The GOP-controlled House surprised just about everyone when it voted 218 to 189 for a pro-medical marijuana amendment on Friday. The amendment, tacked onto the much larger criminal justice funding bill (H.R. 4660), would prohibit the Department of Justice (DOJ) from using federal taxpayer funds to interfere with medical marijuana laws in 22 states that have passed them.
The House vote was historic. It was the first time since the Marijuana Tax Act of 1937 that the majority of a chamber of Congress voted in favor of something that would alter national marijuana policy.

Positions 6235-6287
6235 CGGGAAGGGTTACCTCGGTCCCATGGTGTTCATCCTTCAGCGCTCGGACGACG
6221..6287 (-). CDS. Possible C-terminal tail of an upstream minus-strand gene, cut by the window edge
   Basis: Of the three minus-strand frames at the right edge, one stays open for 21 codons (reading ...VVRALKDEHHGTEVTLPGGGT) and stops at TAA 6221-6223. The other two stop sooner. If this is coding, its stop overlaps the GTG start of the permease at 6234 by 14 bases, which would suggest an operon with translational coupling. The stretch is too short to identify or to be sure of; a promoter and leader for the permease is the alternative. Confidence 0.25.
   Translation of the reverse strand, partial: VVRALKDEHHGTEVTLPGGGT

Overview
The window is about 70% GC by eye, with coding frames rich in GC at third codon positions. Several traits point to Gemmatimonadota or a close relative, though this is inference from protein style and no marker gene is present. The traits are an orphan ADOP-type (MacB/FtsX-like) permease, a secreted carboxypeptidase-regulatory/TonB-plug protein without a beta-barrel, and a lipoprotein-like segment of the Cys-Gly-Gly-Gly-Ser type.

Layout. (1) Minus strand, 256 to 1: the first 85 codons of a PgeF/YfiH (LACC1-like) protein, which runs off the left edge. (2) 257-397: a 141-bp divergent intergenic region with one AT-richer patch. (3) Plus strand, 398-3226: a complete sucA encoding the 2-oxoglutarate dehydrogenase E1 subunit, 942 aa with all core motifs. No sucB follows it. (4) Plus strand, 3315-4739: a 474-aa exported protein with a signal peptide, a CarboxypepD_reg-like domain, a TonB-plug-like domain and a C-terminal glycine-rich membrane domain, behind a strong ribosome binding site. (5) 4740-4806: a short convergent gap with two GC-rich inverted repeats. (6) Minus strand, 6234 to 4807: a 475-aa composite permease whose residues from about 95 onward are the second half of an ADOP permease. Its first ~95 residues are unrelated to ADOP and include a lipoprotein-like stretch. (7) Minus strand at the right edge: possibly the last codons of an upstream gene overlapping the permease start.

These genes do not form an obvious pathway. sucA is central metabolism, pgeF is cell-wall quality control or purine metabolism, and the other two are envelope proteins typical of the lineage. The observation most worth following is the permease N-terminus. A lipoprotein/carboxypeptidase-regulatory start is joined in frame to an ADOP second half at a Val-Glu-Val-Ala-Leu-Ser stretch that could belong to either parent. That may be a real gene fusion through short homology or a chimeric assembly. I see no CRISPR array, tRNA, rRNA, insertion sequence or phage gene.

Unanswered questions linger about the amendment, however: Will the Senate allow the amendment to remain attached to the funding bill? Will it then acquire the necessary signature from Obama? And if passed, will this mark the beginning of the marijuana policy paradigm shift that a majority of American voters are hoping for? (Polls have shown more than 51 percent voter support for across the board legalization and there is 81 percent support for medical cannabis.)
The bipartisan amendment was co-authored by Representatives Dana Rohrabacher (R-Calif.) and Sam Farr (D-Calif.). In the House, 170 Democrats and 49 Republicans voted in favor of the amendment; 172 Republicans and 17 Democrats voted against it. (A complete breakdown of votes is available here.)
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